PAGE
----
Distracted driving—particularly texting while driving—is a growing problem that results in numerous automobile accidents—and fatalities—each year. This type of driving is as dangerous as drunk driving.
To address this increasing problem, international tech company Cellebrite has developed a Textalyzer—a computer program that enables law enforcement to unlock cell phone digital evidence to determine whether a driver distracted by his/her cell phone was responsible for a traffic accident.
Cellebrite is touting its technology as beneficial in a variety of traffic law enforcement scenarios. A simple cable between a driver’s cell phone to the officer’s laptop can yield data as to whether the cell phone was used at the time of the accident.
Fourth Amendment Concerns
Privacy rights advocates stress that the Textalyzer raises two important Fourth Amendment search and seizure issues:
- The officer is, essentially, seizing the driver’s property when examining his/her cell phone; and
- The officer is conducting a constitutional search without a warrant.
Whereas warrants are generally necessary when searching and/or seizing a citizen’s property, one recognized exception is consent. Thus, if a person gives the officer permission to examine his/her cell phone and voluntarily and knowingly consents to Textalyzer examination, then no constitutional issue arises.
However, the US Supreme Court has repeatedly held that because cell phones oftentimes contain sensitive and personal information, a warrant is, in fact, necessary for law enforcement to examine them. In Riley v. California, for example, the Court unanimously held that the warrant exception to the Fourth Amendment is to protect officer and bystander safety, and digital data contained in a cell phone cannot be used in such a capacity. Therefore, it is not a burden to require police to obtain a warrant to examine the contents of one’s cell phone.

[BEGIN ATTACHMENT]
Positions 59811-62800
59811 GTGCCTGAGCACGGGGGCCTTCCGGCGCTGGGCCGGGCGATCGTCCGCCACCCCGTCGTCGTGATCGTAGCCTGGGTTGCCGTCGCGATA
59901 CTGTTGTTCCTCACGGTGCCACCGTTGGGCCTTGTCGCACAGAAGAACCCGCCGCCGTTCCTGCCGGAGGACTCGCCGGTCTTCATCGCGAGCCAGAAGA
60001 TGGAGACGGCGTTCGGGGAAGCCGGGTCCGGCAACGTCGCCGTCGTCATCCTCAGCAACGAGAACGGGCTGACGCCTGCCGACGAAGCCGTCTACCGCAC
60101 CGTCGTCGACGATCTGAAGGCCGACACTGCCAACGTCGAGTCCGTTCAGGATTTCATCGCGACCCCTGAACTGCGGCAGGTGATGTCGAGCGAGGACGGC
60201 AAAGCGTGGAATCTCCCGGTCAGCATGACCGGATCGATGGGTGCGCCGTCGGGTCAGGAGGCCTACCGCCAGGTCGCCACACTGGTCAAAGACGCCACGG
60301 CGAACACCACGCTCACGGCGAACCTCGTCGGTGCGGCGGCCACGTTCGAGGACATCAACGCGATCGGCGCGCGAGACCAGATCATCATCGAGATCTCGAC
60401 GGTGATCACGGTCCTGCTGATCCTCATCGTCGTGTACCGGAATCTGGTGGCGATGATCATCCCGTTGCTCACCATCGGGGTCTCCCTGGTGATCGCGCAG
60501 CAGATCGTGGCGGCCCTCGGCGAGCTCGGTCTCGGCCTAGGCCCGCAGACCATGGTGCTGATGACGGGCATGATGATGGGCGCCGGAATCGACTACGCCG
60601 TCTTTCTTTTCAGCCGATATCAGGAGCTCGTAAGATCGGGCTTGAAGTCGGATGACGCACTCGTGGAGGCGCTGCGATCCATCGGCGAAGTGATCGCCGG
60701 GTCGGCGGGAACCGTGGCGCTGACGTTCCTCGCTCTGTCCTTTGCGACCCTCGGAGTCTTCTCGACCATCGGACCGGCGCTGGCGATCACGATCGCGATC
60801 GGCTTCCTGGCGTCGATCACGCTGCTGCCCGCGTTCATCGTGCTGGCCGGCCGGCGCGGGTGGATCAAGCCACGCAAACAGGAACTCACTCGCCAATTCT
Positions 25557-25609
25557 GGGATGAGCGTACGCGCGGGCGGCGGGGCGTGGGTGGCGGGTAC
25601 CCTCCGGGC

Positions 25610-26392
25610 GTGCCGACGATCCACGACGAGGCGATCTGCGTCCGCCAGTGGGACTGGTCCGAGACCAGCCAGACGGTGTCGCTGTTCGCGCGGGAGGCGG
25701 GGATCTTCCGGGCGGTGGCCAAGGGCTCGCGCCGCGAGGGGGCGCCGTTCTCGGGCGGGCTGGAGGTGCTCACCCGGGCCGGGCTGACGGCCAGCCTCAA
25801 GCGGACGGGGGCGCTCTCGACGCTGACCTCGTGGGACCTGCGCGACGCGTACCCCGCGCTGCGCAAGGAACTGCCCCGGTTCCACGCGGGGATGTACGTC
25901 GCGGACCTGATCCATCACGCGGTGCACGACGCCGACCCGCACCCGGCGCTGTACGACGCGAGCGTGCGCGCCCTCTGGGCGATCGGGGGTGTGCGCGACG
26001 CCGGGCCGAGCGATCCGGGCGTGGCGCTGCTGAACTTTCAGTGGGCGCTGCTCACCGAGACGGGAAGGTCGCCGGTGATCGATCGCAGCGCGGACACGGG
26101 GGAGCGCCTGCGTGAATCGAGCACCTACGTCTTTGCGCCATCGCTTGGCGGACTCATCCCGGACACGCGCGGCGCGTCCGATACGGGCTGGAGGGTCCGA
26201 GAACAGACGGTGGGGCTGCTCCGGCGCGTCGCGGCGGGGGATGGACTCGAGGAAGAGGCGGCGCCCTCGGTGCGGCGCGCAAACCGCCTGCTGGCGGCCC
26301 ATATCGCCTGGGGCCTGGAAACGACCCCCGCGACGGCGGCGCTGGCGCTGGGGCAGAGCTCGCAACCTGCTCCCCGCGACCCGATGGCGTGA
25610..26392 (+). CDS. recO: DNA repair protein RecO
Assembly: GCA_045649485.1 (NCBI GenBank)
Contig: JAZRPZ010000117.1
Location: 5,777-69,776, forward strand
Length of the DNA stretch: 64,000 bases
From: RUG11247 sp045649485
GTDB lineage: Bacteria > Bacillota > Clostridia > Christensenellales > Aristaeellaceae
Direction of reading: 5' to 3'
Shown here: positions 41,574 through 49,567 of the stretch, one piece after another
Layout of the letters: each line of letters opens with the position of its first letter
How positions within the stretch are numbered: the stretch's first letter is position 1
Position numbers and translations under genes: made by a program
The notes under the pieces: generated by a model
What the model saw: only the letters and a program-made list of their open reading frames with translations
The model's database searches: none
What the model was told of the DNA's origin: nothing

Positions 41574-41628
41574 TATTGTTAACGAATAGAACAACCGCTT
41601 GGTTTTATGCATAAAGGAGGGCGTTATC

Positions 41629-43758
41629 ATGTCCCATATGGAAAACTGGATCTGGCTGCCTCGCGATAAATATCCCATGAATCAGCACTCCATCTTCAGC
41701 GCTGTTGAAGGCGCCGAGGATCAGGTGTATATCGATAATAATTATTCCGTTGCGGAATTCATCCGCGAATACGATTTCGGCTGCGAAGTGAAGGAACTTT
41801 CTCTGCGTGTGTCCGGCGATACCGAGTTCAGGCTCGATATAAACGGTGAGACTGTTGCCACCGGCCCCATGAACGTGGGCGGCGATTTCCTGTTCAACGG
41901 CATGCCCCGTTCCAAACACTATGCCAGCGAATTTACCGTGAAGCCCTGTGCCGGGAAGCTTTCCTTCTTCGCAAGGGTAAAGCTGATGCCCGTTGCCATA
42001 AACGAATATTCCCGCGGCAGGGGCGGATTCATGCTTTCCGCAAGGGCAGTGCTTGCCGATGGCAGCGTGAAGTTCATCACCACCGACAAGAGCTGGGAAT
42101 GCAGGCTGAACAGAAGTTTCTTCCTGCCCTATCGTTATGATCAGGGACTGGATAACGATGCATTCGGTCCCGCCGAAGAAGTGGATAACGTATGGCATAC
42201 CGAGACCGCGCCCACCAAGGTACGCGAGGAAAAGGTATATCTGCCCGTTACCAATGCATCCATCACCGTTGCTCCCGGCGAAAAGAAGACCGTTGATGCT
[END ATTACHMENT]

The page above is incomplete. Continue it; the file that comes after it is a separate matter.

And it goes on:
However, in cases where the individual does not provide consent, then the current debate is whether the implied consent law for DUI/DWI may kick in. Pursuant to Minnesota’s DUI/DWI law (Minn. Stat. 169.A51), if a person is suspected of driving under the influence of alcohol and/or drugs, then s/he must submit to a breathalyzer test to determine blood alcohol concentration (BAC). Refusal to do this results in additional charges and potentially longer sentences if convicted.
The US Supreme Court has repeatedly held that law enforcement officers do not need a warrant for a breath test because of the compelling governmental interest in reducing drunk driving and the minimal inconvenience and privacy intrusion for the motorist. Conversely, blood or urine tests require a warrant because of the physical invasion and privacy infringement necessary to conduct said tests.
Thus, it is feasible that if challenged in court, implied consent laws with respect to Textalyzer examination would be upheld as the government has a legitimate interest in curbing distracted driving-related accidents and the privacy intrusion to the motorist is slight. Not unlike DUI/DWI-related implied consent refusal, failure to abide by an implied consent law for Textalyzer analysis could result in a driver’s license suspension and other administrative and criminal sanctions.
Balancing Individual Liberties and Public Safety
If an implied consent law is established for the Textalyzer, then certain safeguards would have to be present; among them the limited capacity of the Textalyzer to access certain cell phone data. Thus, instead of having the ability to search all digital data, the Textalyzer should be limited in only obtaining information about how and when the phone was last used to determine whether a suspected at-fault driver was, indeed, distracted by his/her cell phone.
Additionally, an implied consent law should also limit police officers’ ability to examine an individual’s phone only if they have probable cause to believe the driver committed a traffic offense AND that the driver was using a cell phone at the time.